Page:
Monday 31st July 2017 Dr Shyuan Ngo, Affiliate Research Fellow, Qld Brain Institute, UQ
There are rarely any easy answers to research questions. MND is also known as Lou Gehrig's disease. Stephen Hawking has defied the odds and survived MND/ALS many decades after his first diagnosis. There are genetic markers, environmental and lifestyle factors, and maybe our old favorite vitamin D or B12 deficiency. Toxins from blue/green algae were also thought to be involved, as was head trauma. There is a massive worldwide effort to crack MND; proving causality amid a host of possibilities is tricky.
Monday 26th June 2017 STEM Cell Engineering Professor Ernst Wolvetang - Chief Investigator at the Australian Research Council’s Special Research Initiative in Stem Cell Science.
Qskeptics have learned about STEM cells before but there’s much more to know. It is only since 2007 that it was found that pluripotent cells could be derived from mature cells, sidestepping the enormous ethical obstacles associated with embryonic STEM cells. New techniques and developments emerge every day. It is the nature of Science that one moment of brilliance can ring down the changes for many other endeavours. Thus research must be flexible enough to accommodate almost instant changes. Imagine, for instance, the paradigm shift that occurred when CRISPR Cas9 became available - thousands of projects (and even wisps of good ideas) suddenly became feasible. Other whole projects became redundant or obsolete. That is the nature of Science. It is a very movable feast - but a feast indeed. We can’t begin to appreciate what wonders will come from STEM Cell Engineering.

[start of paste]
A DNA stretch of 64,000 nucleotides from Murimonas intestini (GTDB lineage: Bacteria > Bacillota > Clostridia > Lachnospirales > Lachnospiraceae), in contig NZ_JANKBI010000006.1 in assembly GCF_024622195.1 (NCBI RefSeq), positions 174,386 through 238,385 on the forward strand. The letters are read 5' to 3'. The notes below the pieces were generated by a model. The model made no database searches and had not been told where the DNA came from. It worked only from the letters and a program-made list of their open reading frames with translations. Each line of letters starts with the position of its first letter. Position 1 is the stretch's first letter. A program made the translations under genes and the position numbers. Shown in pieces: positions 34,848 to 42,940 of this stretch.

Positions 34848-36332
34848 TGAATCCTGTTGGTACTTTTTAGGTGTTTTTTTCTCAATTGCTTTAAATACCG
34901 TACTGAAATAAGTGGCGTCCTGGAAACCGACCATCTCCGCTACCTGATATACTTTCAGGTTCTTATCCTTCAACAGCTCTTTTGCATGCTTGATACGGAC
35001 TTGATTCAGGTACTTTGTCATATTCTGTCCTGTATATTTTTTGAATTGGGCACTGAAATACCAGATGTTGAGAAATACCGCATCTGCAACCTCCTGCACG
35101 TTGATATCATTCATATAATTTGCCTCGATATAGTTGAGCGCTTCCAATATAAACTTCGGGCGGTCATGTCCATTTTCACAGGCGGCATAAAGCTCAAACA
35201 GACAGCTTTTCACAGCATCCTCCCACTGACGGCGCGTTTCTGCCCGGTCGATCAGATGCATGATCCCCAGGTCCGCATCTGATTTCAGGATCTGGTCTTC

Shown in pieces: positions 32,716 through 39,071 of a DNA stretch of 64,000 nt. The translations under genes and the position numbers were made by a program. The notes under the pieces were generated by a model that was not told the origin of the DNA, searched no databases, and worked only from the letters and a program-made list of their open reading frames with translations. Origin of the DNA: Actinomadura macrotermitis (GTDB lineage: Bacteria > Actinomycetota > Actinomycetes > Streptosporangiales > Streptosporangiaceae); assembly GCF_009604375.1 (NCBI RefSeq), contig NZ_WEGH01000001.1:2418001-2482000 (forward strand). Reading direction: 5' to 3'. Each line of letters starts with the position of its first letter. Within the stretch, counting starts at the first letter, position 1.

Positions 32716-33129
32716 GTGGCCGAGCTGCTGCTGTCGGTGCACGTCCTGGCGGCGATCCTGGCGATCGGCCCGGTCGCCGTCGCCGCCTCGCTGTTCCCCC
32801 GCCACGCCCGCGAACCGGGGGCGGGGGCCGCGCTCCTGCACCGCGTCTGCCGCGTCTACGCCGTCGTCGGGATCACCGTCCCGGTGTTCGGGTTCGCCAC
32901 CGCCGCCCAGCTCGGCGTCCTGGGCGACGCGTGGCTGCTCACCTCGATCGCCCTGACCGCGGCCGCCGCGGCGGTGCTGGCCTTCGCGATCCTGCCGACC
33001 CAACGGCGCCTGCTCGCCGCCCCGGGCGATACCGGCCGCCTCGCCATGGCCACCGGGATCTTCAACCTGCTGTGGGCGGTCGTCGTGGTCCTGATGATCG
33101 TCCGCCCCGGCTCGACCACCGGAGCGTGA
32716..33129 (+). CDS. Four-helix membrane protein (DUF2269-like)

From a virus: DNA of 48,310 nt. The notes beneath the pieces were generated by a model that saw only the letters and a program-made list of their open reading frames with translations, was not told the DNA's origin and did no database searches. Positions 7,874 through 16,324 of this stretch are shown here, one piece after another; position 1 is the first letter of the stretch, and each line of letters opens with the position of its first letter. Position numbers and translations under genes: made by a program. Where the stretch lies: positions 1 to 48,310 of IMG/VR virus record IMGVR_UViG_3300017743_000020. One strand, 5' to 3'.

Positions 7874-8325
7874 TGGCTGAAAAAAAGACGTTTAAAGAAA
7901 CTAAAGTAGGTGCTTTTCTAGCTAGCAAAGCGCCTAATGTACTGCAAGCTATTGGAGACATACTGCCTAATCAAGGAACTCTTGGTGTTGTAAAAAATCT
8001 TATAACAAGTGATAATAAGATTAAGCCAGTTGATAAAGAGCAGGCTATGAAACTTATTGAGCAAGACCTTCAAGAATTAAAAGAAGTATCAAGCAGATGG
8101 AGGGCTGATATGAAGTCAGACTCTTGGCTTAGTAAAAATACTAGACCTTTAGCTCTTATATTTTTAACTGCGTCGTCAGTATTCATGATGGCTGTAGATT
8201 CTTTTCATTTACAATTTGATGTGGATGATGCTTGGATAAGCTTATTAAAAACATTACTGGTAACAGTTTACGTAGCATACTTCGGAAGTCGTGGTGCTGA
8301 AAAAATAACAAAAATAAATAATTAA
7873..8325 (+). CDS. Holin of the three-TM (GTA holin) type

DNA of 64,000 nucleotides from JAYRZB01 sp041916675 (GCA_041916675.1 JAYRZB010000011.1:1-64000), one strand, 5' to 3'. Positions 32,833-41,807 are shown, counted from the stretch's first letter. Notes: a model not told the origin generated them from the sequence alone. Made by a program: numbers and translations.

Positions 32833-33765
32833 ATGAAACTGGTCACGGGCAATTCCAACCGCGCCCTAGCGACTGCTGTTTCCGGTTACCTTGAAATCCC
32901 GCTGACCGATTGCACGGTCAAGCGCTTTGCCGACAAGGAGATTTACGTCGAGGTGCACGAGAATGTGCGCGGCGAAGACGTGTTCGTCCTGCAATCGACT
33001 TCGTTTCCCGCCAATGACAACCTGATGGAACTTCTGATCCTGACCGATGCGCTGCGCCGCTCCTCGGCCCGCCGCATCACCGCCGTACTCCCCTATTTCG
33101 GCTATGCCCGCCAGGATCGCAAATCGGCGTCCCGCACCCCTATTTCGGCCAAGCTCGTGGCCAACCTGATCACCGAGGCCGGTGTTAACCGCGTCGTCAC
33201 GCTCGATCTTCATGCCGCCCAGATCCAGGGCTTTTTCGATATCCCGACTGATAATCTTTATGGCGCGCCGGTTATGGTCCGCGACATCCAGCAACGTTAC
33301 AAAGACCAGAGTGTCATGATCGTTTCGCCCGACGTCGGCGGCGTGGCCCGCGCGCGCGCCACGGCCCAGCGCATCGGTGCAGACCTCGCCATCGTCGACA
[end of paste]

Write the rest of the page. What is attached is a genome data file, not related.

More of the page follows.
Monday 29th May 2017 Prof Matthew Hornsey - The Rejection of Science. Prof Hornsey is a Psychologist at UQ specialising in the rationale behind The Rejection of Science.
With International Politics in a tizzy over The Donald and our own government’s blind siding on climate change, Science which was once our moral compass has been weakened, obfuscated and lampooned even when it comes to serious environmental matters. China may do something about burning fossil fuels, if they don’t choke on the pollution first. India probably won’t even though they know they are contributing to a dire end game. Even when it comes to curable cancers some people are deluded by fad diets and they will reject vaccination on the misinformation of the anti-vaxers. Whether it’s coral bleaching, dwindling fish stocks, ocean acidification or the lack of insects, we reject Science at our peril. But then we have been talking about peril now for quite a while and we maybe witnessing the big race to the finish. We are not quite sure what that finish is going to be.